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What the Sunday papers say…

A round-up of the newspaper headlines on Sunday morning.

Staff Reporter
3 August 2014, 10:26am
Malta Today – As Maltese activists call for sanctions to be imposed on Israel, this newspaper contacted various people living amidst the violent scenes in Gaza.  Former Malta Today journalist, Karl Schembri, who had his Gaza flat destroyed whilst working with Oxfam, spoke of the devastation surrounding the relentless attacks.

Meanwhile, the Martin Galea case seems to have exposed a rift in the relationship between the Foreign Affairs Ministry and the Office of the Prime Minister. It has transpired that the Ministry was handling the case independently and even kept the OPM in the dark over the issue. In fact, Prime Minister Joseph Muscat is believed to have found out about the issue through the media.

Sister newspaper Illum – Sources close to the police told this newspaper that police have been assigned to the Libyan patients who were sent to Malta and are being treated at Mater Dei. Also, Gozo Bishop Mario Grech hinted that the Church is in need of transition, as part of a homily which he delivered at the San Lawrenz parish.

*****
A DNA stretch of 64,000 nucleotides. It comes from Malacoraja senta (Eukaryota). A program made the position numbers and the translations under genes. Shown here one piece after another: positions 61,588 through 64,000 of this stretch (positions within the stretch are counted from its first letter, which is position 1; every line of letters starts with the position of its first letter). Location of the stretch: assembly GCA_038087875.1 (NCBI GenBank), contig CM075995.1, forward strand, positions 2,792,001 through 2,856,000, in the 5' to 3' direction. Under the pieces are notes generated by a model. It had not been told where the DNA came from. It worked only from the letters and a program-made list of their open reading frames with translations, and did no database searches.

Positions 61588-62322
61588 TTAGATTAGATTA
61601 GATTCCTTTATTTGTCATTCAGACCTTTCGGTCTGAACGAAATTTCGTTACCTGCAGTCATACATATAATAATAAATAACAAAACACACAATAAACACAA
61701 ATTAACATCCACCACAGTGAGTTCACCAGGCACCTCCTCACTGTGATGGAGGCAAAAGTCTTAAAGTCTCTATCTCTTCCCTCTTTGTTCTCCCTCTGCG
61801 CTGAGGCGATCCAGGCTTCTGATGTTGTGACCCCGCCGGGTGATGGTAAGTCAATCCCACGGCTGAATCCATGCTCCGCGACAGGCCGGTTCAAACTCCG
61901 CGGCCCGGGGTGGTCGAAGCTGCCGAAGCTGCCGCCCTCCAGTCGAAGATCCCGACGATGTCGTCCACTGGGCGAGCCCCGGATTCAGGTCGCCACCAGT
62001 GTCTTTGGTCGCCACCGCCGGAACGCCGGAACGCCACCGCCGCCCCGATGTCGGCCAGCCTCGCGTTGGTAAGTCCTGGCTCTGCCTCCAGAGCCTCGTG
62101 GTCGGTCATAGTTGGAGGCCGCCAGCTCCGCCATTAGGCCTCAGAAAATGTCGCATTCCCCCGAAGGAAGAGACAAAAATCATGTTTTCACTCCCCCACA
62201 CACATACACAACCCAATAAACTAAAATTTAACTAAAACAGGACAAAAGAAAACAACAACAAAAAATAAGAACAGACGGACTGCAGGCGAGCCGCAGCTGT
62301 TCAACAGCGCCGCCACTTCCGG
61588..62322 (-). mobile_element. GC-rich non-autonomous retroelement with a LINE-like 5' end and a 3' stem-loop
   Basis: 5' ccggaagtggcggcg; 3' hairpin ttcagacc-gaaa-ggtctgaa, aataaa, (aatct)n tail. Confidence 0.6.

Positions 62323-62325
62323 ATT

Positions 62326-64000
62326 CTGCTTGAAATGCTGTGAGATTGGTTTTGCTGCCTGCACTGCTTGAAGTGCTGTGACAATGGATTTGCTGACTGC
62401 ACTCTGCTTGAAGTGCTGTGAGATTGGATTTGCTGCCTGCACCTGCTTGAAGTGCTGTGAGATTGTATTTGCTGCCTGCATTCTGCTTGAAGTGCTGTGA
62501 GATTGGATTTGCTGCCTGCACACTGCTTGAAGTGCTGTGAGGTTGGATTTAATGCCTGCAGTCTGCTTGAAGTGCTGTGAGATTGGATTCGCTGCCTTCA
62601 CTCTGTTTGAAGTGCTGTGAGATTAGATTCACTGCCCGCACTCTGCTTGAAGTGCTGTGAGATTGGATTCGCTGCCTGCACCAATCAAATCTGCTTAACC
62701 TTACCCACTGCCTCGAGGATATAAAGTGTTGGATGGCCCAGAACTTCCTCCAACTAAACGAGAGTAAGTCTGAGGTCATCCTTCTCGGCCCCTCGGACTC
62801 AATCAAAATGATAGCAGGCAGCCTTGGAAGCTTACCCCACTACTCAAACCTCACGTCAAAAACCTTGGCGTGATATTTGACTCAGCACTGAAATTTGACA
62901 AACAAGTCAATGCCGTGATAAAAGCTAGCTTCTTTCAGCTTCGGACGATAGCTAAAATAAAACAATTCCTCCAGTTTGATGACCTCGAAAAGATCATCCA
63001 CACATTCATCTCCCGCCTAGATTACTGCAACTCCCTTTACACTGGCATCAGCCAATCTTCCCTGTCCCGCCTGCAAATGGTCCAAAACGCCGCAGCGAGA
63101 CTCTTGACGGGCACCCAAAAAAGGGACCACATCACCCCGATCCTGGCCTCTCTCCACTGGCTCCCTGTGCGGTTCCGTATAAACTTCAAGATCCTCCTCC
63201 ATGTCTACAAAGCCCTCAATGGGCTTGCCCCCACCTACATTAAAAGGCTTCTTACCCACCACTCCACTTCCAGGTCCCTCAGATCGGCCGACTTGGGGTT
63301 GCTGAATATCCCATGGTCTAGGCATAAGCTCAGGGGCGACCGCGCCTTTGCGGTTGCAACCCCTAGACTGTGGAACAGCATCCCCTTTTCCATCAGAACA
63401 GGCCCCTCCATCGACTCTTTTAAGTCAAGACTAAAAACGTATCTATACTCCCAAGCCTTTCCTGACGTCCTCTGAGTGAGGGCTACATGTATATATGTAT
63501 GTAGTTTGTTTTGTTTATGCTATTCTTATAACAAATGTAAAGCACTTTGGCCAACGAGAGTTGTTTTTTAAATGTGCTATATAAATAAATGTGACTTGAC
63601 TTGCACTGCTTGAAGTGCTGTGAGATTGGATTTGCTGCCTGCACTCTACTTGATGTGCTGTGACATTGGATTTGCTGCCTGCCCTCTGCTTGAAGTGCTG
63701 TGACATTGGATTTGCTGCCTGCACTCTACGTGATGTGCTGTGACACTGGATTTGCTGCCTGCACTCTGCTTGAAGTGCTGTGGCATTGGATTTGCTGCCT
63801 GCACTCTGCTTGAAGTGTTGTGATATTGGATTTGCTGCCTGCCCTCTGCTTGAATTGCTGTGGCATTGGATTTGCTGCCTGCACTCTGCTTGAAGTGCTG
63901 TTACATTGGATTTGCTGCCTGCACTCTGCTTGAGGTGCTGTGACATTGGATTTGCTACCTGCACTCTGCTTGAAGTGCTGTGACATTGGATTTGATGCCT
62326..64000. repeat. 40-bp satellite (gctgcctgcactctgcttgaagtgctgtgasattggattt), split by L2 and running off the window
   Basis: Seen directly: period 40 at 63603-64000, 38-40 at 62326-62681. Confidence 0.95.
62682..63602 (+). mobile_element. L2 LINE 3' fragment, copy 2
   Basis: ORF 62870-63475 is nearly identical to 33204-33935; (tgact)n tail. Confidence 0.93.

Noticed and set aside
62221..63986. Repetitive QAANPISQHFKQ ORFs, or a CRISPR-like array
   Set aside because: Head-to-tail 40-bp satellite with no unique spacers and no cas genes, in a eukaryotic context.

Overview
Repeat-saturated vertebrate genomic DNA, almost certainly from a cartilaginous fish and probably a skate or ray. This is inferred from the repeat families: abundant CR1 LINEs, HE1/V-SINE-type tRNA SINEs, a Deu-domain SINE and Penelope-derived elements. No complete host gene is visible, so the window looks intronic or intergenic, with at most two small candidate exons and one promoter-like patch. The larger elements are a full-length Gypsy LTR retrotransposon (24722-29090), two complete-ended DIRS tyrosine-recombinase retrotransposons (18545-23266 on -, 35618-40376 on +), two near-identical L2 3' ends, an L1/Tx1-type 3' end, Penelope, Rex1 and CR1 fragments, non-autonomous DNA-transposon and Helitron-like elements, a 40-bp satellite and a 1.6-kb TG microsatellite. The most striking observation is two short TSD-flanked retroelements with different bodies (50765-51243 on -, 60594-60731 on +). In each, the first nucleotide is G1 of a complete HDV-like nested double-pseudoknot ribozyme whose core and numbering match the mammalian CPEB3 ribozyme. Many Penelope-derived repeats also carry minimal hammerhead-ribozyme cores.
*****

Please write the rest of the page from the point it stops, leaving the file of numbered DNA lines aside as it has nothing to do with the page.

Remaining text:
The Sunday Times – Letters sent by former President of the Republic, Agatha Barbara, to a Royal Navy signalman in the late 1940s have been discovered by the man’s sister - now an elderly British women. Barbara was only 26 years old at the time.

The Malta Independent on Sunday – The newspaper’s request for the Henley contract to be published has been denied with the Home Affairs  Ministry declaring that publishing it “is not in the public interest”.

It-Torca – The General Workers’ Union has called for more scrutiny and surveillance on the health and safety procedures adopted and adhered to in the local construction industry. Earlier this week, a Syrian teenager died after falling from a construction site.

Il-Mument – The government is contradicting itself on the Martin Galea case. Whilst Prime Minister Joseph Muscat was quoted as saying that the case was one of abduction on more than one occasion, Mario Cutajar – Head of Civil Service – on Saturday said that it was the media which had described the case as an abduction.  

Kullhadd – €2.5 million was awarded by the previous Nationalist administration in public contracts to a company, Evolve Ltd, of which two of its shareholders are Peter Caruana Galizia and Andrew Borg Cardona. Both are known to be Nationalist-leaning.

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